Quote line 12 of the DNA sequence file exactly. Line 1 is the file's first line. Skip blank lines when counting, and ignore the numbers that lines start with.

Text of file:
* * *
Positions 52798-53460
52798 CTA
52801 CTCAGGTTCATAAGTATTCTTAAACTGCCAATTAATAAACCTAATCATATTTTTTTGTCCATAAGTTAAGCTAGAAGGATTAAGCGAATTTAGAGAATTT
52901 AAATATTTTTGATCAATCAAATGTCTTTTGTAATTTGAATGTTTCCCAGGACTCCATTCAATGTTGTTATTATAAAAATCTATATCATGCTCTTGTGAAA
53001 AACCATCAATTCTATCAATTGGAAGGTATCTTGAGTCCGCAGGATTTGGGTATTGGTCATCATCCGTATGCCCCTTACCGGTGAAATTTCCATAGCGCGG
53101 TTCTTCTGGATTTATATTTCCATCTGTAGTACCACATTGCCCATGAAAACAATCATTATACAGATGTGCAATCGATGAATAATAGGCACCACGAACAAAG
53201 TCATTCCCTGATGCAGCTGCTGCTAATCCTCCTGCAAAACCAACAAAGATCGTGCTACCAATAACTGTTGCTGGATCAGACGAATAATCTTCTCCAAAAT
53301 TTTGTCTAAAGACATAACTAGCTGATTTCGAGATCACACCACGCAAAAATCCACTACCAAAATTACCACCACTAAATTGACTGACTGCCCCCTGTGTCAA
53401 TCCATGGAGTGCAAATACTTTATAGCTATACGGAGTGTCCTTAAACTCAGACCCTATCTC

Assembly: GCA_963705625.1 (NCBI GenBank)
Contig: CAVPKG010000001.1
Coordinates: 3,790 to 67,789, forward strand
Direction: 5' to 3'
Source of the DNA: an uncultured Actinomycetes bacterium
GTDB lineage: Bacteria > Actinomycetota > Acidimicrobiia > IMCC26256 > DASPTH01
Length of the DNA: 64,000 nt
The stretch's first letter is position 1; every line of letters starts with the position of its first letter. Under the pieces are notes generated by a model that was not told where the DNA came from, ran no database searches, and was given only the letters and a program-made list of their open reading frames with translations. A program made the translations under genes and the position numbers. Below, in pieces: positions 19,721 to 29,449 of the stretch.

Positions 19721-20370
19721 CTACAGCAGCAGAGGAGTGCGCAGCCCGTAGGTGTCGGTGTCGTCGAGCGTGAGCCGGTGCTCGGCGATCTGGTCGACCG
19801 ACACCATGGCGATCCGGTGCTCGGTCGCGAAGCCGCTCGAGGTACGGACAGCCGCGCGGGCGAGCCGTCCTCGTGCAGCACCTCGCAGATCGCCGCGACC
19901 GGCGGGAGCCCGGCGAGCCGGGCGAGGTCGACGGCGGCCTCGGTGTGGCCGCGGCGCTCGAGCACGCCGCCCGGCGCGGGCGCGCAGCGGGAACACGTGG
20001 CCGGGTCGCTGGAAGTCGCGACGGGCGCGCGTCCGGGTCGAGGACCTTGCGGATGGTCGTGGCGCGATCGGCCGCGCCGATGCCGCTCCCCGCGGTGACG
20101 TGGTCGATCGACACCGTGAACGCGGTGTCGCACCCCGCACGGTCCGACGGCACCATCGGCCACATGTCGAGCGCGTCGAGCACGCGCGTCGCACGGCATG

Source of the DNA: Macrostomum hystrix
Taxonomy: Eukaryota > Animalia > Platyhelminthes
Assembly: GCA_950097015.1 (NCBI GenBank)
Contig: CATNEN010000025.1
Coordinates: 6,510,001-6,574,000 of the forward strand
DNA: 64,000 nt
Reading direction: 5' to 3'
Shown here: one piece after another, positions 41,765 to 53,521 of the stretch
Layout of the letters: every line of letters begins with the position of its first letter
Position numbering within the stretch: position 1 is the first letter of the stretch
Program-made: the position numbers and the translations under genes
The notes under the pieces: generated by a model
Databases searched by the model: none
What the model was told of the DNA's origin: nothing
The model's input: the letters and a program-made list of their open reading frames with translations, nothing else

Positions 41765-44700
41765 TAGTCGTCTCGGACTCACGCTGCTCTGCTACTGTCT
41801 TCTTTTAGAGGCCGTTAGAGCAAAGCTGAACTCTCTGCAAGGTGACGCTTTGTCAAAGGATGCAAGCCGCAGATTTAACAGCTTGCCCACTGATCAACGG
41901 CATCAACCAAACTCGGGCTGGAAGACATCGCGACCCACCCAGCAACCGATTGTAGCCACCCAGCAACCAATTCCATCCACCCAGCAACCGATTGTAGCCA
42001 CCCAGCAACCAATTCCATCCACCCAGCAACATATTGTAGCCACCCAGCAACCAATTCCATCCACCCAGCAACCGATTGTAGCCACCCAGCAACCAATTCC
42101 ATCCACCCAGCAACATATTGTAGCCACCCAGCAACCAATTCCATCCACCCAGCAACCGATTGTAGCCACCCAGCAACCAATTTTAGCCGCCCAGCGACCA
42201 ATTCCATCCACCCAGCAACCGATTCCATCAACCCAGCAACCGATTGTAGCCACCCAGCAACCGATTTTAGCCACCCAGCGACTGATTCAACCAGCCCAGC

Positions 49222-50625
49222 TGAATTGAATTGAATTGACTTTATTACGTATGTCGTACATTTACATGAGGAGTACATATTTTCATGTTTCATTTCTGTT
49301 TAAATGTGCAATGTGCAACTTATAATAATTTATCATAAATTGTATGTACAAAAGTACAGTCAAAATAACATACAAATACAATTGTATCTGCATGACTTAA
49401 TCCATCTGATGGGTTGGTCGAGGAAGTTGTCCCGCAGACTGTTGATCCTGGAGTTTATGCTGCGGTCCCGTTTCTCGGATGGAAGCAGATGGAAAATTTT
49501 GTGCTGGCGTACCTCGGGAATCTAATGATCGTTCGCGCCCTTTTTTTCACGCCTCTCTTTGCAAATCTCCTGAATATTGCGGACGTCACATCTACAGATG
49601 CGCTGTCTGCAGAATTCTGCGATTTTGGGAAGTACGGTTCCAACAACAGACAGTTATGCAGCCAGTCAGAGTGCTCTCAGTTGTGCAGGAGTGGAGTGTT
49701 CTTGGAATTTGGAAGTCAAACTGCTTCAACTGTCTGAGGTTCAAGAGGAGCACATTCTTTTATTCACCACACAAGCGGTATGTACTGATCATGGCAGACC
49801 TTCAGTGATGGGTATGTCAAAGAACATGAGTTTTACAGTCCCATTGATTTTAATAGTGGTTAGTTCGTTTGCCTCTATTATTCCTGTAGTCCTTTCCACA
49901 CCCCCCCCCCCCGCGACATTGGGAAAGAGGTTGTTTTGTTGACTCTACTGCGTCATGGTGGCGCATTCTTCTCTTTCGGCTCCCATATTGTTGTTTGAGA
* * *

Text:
Coordinates: 3,790 to 67,789, forward strand